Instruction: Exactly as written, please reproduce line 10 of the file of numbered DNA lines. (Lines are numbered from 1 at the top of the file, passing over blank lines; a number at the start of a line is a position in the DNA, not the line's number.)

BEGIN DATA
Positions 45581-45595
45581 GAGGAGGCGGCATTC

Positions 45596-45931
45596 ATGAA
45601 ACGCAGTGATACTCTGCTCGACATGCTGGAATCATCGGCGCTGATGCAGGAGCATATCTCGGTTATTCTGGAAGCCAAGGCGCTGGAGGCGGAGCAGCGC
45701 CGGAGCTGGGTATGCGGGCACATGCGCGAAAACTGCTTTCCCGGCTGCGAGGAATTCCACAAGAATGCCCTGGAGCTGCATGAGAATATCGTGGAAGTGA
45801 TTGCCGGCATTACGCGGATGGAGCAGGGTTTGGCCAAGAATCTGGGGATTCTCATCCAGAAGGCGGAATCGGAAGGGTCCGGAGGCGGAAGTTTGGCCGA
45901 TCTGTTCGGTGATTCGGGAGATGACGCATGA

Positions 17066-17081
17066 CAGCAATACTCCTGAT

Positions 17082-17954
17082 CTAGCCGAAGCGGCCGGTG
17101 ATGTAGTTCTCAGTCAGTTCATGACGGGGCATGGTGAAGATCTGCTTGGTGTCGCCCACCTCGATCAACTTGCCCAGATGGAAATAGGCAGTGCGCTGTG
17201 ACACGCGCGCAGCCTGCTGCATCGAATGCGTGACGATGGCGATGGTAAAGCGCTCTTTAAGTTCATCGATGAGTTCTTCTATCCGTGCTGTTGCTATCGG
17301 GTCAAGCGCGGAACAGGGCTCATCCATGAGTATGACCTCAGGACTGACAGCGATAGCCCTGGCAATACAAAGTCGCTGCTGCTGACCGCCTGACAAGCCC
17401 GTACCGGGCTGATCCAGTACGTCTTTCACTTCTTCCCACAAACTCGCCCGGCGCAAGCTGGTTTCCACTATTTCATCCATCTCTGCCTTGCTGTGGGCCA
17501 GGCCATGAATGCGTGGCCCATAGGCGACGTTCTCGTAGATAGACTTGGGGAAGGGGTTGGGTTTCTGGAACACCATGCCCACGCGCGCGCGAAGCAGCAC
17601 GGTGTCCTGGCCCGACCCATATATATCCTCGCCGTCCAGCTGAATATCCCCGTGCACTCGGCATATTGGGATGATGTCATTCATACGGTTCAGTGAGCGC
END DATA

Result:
17066 CAGCAATACTCCTGAT